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Honeybees are more selective in their choices for nutrition than previously thought

Honeybees are more selective in their choices for nutrition than previously thought
Based on the DNA of the honey and pollen samples used in the study, bees would use raspberries especially in mid- and late summer for nectar, while early in summer they would collect both nectar and pollen from blueberry and cow parsley. Credit: Helena Wirta

Honeybees have been considered generalists when selecting flowering plants; in other words, they can use a wide range of different plants. However, recent research has shown that honeybees are quite selective.

"Honeybees choose certain plants as their , and these choices differ among time points and, within a time point, even among bee colonies within the same apiary. As an example, at a time point, a colony would collect nectar and pollen mainly from different plants," says Helena Wirta, a researcher from the faculty of Forestry and Agriculture at the University of Helsinki.

"Based on our results, honeybees are more selective than assumed, using only a fraction of available plants. Thus, to fulfill its , it is likely to need a wide selection of plants from which to select suitable ones." The paper is published in the journal Scientific Reports.

Nectar is the main source of carbohydrates for bees, while they obtain protein and fat from pollen. In this study, honey and pollen samples were collected from beehives. DNA was extracted from these samples, and the plant origin of the DNA was determined.

Plant species differ in the protein quantities and in the composition of amino and fatty acids of pollen, as well as in the quantity and composition of sugars in the nectar. Honeybees then select certain plants that provide the nutrients they need. As an example, based on the DNA of the honey and pollen samples used in the study, bees would use raspberries especially in mid- and late summer for nectar, while early in summer they would collect both nectar and pollen from blueberry and cow parsley.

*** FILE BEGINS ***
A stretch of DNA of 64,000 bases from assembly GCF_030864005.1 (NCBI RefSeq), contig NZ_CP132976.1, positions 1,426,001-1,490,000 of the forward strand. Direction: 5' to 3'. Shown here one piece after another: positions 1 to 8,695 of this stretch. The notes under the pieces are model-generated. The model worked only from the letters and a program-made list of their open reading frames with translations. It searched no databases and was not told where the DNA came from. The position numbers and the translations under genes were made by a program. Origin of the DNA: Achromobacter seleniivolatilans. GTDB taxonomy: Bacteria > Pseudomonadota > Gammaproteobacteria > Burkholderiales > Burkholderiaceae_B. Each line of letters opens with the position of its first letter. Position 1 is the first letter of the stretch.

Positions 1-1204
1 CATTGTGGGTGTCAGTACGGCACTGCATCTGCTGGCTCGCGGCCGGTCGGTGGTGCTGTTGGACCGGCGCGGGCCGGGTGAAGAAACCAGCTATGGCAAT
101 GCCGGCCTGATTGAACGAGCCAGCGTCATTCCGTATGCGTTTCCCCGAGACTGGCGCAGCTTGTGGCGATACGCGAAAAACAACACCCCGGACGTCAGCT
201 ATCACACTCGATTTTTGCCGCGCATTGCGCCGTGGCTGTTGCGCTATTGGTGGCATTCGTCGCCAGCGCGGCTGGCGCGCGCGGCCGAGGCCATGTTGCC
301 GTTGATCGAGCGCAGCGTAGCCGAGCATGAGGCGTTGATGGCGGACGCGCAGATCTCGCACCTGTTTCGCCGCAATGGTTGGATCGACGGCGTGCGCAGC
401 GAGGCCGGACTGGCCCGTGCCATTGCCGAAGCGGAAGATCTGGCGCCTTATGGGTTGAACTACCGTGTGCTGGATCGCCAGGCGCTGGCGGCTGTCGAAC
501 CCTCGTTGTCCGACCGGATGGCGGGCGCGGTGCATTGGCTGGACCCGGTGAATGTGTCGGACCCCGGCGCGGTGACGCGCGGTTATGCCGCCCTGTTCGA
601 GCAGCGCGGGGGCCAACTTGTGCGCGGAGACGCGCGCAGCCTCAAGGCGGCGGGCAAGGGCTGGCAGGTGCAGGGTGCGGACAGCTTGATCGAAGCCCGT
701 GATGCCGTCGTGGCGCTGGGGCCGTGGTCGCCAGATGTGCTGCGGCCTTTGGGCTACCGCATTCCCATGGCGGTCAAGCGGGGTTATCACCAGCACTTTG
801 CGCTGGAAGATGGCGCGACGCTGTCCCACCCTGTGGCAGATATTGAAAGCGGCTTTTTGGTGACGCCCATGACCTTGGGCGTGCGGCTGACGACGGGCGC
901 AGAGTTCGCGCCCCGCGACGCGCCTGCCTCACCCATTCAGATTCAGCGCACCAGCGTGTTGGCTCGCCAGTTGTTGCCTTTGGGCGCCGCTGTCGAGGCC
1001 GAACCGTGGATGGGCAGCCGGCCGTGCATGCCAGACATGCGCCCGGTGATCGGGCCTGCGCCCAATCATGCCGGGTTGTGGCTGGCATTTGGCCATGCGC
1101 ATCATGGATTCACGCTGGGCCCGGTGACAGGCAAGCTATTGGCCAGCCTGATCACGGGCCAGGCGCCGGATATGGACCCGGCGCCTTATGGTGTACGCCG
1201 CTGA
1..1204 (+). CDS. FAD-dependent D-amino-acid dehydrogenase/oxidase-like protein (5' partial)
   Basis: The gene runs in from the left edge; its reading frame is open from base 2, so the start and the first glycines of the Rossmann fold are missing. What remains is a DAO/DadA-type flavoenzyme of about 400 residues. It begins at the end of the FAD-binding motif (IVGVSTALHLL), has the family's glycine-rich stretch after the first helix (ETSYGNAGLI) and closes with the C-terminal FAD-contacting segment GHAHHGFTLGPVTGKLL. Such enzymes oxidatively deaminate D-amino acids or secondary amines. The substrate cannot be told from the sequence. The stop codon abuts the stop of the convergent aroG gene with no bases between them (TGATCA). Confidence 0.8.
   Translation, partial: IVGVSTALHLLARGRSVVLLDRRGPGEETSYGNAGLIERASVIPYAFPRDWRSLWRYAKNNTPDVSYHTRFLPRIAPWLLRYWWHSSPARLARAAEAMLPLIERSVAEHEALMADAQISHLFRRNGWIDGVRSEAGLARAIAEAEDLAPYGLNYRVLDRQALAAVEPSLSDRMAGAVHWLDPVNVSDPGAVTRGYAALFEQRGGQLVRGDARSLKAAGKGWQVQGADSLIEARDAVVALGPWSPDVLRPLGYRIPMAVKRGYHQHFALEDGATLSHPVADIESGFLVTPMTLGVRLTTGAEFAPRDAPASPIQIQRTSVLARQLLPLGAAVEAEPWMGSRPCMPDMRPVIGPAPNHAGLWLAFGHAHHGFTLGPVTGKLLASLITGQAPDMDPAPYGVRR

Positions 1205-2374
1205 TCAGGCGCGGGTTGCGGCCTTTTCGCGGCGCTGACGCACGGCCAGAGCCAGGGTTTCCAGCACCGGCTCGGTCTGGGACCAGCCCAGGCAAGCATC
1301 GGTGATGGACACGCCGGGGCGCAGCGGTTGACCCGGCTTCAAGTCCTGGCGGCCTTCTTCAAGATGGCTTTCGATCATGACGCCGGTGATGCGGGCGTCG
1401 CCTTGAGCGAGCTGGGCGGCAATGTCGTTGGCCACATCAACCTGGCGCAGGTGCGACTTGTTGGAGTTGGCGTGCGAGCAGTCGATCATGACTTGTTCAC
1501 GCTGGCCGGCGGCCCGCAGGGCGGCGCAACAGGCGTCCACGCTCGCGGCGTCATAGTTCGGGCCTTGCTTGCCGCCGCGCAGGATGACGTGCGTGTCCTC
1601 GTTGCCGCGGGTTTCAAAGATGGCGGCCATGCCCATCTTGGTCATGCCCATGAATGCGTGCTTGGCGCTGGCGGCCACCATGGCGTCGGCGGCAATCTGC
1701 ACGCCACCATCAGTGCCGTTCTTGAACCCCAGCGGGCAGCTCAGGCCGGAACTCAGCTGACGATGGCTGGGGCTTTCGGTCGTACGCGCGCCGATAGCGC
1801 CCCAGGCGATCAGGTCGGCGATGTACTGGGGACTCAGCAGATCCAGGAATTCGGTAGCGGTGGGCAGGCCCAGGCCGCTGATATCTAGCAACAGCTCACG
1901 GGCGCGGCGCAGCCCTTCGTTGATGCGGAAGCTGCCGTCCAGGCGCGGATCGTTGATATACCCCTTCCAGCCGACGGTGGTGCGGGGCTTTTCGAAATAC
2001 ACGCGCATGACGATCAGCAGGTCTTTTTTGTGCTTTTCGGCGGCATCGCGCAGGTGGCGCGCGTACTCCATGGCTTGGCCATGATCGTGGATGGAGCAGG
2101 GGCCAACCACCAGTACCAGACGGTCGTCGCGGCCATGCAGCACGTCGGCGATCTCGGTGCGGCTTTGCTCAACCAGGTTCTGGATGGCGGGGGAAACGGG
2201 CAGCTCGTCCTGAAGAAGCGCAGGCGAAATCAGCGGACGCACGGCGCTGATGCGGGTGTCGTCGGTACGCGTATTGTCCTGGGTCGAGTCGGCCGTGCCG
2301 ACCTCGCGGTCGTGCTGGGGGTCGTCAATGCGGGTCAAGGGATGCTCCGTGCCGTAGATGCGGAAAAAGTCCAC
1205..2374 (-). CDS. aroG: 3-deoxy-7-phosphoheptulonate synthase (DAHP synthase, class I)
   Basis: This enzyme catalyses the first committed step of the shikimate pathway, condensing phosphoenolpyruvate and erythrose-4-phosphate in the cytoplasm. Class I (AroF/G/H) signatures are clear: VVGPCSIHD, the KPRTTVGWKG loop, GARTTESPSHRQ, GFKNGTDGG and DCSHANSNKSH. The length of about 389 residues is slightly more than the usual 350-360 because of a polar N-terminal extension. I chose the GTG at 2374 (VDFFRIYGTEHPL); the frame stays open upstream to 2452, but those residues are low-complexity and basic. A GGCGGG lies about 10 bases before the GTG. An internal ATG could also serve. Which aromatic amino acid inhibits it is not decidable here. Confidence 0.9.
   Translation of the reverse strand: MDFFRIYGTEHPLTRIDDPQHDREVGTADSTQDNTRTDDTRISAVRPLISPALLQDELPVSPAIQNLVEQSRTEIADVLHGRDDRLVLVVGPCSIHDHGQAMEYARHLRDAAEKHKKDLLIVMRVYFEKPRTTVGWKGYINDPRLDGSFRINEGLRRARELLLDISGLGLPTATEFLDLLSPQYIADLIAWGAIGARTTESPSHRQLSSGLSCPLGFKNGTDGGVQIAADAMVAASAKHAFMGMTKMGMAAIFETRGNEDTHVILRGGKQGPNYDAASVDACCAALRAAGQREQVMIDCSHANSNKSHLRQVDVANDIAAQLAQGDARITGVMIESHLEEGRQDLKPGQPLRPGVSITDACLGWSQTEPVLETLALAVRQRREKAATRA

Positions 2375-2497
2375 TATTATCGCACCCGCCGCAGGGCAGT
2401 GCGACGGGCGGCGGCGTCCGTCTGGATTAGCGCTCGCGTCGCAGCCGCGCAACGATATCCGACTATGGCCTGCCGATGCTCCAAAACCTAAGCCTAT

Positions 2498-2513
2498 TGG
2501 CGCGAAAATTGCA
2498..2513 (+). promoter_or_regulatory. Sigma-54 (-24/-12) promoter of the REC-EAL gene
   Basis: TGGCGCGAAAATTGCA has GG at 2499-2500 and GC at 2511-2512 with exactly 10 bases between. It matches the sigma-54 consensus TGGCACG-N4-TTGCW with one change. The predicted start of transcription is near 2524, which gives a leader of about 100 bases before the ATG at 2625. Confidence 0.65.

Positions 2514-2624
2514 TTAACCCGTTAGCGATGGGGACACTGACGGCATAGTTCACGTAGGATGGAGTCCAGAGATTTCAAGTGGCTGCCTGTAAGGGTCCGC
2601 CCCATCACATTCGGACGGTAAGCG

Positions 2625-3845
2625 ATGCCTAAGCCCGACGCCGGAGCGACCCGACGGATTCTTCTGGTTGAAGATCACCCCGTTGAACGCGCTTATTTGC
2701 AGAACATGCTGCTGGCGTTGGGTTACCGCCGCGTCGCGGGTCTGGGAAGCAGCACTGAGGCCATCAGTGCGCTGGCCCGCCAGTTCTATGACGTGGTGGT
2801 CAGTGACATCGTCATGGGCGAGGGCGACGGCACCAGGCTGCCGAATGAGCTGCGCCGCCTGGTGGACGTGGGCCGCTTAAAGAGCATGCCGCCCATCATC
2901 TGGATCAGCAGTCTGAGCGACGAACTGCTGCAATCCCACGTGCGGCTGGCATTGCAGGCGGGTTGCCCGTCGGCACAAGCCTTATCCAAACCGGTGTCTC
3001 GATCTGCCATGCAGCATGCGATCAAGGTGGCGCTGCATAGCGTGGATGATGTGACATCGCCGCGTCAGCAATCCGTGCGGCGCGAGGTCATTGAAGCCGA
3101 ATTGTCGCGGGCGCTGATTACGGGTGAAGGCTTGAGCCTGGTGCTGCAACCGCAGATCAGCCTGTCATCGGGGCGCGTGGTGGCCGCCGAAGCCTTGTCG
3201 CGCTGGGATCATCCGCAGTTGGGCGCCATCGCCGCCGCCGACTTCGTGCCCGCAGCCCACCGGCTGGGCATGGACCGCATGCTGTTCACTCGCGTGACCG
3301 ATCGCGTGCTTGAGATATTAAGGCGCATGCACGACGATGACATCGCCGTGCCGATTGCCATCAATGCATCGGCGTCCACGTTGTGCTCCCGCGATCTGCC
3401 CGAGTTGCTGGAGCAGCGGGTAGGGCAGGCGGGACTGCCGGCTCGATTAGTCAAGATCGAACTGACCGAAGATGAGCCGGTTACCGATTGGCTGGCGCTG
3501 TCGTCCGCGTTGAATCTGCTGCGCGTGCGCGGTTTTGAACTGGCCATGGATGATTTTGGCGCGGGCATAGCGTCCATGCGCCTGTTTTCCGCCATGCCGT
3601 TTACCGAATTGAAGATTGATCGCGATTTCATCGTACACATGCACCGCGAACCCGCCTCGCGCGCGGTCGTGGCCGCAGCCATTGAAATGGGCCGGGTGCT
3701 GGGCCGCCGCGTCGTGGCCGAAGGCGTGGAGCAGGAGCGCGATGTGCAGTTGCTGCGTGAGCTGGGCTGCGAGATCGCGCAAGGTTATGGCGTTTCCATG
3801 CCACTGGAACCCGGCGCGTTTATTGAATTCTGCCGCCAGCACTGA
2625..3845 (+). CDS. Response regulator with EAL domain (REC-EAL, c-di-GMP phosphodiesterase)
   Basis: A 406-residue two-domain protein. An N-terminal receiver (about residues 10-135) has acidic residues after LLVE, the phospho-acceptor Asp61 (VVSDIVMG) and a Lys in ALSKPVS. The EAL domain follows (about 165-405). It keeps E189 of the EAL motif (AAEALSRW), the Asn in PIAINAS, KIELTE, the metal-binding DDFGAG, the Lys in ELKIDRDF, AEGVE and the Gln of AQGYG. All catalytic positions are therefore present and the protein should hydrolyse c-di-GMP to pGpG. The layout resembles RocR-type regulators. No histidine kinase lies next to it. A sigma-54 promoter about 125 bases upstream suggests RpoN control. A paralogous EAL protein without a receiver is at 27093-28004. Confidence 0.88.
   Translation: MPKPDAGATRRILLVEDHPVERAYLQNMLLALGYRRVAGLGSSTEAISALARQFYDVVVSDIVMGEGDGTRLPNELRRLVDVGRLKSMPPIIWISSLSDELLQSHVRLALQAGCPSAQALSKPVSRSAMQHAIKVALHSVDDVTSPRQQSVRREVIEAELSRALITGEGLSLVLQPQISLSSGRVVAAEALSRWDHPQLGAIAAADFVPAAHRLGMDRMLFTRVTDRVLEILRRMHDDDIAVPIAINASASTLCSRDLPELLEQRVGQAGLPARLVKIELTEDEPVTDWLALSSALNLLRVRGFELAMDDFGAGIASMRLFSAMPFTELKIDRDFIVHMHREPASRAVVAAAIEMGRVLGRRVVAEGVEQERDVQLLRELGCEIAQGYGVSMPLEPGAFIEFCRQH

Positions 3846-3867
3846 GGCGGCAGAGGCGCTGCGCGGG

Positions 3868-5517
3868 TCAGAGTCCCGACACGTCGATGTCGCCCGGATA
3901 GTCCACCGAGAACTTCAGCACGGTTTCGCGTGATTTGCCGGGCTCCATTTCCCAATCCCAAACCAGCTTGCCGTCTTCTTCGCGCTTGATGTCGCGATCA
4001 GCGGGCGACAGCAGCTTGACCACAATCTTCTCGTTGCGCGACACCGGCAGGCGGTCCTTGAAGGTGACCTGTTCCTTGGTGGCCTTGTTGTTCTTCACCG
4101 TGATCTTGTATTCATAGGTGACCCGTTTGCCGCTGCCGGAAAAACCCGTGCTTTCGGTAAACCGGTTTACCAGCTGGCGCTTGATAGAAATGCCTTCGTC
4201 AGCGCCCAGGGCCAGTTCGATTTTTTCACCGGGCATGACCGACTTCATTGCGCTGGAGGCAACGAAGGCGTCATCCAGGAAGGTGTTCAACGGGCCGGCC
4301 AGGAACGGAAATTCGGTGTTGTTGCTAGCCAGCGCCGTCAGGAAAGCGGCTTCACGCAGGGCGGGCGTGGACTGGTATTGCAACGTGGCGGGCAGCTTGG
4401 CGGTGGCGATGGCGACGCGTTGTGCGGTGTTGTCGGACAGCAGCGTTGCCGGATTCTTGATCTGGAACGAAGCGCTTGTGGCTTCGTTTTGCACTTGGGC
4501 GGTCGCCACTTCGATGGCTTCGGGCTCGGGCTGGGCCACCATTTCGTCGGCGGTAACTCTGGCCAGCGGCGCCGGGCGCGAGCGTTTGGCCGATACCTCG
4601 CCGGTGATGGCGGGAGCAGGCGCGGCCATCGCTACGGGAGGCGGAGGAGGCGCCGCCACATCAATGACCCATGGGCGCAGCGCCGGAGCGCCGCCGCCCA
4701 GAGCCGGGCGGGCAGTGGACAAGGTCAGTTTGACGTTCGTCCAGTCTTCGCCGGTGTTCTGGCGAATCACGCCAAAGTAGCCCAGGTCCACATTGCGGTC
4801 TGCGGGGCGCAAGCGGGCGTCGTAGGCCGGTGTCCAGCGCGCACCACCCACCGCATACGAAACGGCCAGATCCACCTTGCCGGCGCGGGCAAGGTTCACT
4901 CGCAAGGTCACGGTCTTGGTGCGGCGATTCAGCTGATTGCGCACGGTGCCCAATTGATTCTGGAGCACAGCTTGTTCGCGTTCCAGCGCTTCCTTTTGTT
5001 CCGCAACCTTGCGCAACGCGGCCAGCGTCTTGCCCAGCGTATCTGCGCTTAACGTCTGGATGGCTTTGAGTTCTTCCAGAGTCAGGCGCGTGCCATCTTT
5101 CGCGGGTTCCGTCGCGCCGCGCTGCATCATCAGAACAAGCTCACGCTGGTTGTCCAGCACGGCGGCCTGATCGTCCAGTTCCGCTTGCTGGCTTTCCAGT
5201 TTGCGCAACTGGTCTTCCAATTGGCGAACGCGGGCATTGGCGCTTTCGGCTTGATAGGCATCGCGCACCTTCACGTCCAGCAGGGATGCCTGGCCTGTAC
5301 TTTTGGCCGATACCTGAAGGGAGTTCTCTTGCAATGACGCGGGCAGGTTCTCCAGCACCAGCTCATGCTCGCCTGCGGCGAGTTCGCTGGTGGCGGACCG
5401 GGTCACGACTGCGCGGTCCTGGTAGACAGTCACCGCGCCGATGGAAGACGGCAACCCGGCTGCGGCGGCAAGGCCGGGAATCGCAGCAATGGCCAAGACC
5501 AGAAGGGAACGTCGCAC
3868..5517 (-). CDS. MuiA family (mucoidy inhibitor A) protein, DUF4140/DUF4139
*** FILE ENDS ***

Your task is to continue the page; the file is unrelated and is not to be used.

Food security is based on functional pollination

The results of the study are topical considering the reported pollinator declines in recent years. Honeybees are crucial pollinators especially for , but they are also important pollinators for . Understanding which plants are important for honeybee nutrition is therefore important to ascertain that a suitable selection of flowers is available throughout the summer.

"We studied managed , so our results apply especially to crop species pollination, which impacts both the quality and quantity of yields. To ensure , including a variety of with high nutritional value, we should take these new findings into consideration," says Wirta.

More information: Matti Leponiemi et al, Honeybees' foraging choices for nectar and pollen revealed by DNA metabarcoding, Scientific Reports (2023). DOI: 10.1038/s41598-023-42102-4

Journal information: Scientific Reports

Citation: Honeybees are more selective in their choices for nutrition than previously thought (2023, October 4) retrieved 23 July 2024 from https://phys.org/news/2023-10-honeybees-choices-nutrition-previously-thought.html
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